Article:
Blaming the Victim, Shooting the Messenger

November 07, 2023 00:31:15
Blaming the Victim, Shooting the Messenger
Crisis Point
Blaming the Victim, Shooting the Messenger

Nov 07 2023 | 00:31:15

/

Hosted By

Eric Sammons

Show Notes

When someone leaves Catholicism due to scandals in the Church, it does no good to accuse him of unfaithfulness or blame those who are exposing the crisis in the Church. But how should we respond?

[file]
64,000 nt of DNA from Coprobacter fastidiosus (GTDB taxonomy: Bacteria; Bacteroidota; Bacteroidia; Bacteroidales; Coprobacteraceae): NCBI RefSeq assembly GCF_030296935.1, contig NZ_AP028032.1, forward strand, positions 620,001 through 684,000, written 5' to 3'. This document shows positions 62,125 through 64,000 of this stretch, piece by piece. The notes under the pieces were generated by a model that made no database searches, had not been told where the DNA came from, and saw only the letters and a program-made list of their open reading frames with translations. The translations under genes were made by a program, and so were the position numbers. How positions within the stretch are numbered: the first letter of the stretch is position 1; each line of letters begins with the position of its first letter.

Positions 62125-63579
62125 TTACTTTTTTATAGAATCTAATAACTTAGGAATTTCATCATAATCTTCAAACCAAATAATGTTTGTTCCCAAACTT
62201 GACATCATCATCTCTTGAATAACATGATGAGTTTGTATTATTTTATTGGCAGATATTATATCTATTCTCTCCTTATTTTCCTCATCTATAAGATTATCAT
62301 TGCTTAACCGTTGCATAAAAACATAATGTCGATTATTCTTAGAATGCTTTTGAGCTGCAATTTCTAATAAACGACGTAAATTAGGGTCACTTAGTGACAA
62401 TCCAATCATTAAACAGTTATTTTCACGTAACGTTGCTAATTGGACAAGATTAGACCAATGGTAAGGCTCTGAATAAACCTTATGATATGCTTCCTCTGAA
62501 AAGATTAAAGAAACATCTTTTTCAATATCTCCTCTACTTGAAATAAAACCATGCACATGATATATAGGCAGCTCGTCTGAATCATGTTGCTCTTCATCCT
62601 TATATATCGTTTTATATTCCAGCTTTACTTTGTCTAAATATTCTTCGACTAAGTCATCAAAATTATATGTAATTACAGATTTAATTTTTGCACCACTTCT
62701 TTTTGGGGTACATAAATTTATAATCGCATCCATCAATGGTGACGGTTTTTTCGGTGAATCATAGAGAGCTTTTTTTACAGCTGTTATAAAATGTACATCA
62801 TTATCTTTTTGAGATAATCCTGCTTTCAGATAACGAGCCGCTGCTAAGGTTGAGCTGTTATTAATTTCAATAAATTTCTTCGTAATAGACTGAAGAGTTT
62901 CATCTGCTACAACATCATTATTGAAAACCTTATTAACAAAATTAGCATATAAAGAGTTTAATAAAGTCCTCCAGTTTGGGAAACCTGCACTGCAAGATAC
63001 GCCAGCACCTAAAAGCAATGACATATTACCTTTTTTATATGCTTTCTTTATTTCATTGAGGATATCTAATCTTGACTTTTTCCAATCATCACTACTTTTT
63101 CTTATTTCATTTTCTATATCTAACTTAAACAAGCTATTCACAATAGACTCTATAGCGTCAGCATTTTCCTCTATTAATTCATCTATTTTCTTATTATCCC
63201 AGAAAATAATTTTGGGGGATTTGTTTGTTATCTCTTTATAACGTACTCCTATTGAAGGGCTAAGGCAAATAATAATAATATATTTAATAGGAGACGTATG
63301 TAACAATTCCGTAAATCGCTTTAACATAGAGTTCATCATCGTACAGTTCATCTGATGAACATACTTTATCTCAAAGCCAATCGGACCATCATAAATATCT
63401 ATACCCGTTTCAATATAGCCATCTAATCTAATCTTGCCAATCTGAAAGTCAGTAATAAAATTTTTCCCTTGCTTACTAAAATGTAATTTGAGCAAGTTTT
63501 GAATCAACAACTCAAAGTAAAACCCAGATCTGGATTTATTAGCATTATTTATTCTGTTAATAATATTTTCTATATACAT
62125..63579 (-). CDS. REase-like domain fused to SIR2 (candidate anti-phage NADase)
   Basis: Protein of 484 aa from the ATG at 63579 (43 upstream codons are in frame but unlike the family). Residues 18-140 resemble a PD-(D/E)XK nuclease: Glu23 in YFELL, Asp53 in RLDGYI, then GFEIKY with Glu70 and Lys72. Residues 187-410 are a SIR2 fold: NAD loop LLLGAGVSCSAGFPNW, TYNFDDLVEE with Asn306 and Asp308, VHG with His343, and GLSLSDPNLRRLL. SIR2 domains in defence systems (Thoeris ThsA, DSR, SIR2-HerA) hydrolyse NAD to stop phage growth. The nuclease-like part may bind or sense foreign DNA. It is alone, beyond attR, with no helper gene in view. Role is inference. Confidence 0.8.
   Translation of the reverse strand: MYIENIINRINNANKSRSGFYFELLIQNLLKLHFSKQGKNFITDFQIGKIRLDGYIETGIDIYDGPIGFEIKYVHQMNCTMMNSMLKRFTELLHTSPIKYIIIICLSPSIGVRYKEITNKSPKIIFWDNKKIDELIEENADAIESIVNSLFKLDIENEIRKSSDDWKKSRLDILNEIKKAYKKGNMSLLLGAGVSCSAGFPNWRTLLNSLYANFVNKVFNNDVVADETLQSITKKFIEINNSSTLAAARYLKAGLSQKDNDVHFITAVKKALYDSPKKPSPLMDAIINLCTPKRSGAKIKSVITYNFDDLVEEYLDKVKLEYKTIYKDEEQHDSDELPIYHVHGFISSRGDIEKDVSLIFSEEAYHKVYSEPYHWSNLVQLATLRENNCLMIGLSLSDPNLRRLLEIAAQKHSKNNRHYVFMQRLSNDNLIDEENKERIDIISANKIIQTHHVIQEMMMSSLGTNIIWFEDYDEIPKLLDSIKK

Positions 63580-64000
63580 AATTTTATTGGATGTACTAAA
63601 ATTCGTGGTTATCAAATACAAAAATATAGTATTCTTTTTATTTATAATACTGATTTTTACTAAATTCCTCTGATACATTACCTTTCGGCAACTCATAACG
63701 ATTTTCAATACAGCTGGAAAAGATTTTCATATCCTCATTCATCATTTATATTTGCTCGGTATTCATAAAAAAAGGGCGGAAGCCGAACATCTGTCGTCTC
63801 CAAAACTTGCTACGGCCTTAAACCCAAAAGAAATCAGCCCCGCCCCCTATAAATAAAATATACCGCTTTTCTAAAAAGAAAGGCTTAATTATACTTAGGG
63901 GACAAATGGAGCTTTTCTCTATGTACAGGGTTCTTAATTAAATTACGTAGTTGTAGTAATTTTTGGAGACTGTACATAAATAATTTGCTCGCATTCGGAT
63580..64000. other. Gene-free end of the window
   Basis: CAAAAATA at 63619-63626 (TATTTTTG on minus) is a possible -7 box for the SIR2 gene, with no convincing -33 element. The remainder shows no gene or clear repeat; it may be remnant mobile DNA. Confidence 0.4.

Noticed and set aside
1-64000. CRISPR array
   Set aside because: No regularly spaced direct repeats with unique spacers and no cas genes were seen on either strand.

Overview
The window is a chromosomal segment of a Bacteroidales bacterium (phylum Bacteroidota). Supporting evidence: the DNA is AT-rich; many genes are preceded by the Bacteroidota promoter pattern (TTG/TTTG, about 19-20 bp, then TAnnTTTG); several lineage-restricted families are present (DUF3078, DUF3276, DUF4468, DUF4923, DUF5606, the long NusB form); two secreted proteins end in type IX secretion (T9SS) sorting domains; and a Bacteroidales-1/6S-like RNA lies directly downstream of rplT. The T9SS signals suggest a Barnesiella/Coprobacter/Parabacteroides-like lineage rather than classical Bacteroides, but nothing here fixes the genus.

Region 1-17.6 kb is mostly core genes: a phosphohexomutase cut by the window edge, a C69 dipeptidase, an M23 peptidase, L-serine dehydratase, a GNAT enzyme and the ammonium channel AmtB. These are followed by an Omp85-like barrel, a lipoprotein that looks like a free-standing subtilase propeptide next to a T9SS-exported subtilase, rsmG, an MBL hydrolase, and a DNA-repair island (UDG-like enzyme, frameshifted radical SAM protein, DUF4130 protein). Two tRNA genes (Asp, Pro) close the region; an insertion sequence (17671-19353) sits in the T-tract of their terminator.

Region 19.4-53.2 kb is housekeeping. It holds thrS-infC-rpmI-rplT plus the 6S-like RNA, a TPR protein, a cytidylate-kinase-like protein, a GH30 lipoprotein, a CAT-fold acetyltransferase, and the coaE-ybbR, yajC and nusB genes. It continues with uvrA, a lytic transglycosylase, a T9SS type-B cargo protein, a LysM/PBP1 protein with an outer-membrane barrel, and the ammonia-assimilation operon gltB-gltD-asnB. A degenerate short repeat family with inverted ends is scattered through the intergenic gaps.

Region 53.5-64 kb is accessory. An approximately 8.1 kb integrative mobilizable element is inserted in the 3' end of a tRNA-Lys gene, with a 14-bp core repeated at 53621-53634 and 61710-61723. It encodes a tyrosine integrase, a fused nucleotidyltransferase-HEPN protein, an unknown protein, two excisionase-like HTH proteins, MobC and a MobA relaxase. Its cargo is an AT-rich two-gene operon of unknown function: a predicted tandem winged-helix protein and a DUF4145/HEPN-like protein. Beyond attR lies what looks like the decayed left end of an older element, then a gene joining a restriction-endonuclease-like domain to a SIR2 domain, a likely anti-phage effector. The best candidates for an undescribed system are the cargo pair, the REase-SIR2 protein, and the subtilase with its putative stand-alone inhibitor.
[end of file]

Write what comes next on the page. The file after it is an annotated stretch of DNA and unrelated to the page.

View Full Transcript

Episode Transcript